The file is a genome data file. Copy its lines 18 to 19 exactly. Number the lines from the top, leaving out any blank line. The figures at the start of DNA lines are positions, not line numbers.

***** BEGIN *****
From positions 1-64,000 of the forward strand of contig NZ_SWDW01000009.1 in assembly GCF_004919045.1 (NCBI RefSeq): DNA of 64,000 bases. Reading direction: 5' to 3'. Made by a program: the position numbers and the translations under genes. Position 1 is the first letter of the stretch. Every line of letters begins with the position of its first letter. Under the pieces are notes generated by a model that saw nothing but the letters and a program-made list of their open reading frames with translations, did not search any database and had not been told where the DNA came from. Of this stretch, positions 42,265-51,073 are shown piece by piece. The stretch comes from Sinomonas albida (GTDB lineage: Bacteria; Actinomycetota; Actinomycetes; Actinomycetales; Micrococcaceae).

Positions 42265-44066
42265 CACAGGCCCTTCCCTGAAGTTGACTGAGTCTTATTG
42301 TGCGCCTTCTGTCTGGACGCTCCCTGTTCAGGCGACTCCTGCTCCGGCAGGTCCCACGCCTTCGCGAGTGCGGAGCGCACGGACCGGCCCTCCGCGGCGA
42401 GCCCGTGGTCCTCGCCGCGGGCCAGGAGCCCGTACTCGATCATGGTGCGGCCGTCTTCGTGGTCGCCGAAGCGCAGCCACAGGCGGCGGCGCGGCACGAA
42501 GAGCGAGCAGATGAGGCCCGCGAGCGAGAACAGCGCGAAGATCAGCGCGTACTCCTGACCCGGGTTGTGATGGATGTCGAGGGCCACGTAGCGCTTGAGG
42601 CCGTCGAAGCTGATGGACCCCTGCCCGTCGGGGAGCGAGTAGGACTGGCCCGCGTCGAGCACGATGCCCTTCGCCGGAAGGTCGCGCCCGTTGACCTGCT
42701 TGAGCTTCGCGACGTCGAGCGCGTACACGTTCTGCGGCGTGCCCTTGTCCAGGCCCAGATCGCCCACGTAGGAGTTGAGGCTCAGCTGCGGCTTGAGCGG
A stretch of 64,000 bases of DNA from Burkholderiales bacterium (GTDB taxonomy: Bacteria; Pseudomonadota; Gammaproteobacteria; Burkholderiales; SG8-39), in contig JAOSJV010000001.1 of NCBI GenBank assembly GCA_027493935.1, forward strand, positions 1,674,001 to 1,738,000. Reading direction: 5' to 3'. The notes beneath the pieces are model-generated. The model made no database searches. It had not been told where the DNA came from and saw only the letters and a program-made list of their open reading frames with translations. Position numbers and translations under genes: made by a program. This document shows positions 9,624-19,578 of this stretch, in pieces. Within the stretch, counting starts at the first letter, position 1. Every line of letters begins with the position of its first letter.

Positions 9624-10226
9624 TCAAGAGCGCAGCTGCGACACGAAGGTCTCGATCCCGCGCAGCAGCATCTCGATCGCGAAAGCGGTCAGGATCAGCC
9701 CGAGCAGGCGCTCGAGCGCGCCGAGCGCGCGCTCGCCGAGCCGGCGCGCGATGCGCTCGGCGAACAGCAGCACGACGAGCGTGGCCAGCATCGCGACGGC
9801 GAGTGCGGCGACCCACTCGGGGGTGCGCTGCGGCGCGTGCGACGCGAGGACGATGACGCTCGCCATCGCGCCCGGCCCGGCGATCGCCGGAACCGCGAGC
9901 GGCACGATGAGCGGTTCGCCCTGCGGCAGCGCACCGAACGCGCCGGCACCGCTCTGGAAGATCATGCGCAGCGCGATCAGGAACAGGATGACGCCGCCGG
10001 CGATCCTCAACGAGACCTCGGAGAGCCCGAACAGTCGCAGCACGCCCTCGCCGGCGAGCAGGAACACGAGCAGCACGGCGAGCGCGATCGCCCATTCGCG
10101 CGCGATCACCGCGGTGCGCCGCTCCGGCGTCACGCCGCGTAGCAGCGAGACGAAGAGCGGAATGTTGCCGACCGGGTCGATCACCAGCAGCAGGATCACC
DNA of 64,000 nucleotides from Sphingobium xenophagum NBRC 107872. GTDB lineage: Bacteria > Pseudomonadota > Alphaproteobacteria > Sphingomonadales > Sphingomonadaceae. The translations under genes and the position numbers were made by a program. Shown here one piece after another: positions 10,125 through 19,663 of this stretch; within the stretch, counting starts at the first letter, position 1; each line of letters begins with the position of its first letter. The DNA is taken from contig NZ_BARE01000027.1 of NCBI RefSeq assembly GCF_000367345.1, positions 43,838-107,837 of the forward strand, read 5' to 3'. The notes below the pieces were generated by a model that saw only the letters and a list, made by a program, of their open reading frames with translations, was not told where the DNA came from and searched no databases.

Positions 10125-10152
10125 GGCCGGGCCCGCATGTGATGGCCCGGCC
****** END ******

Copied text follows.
Positions 10125-10152
10125 GGCCGGGCCCGCATGTGATGGCCCGGCC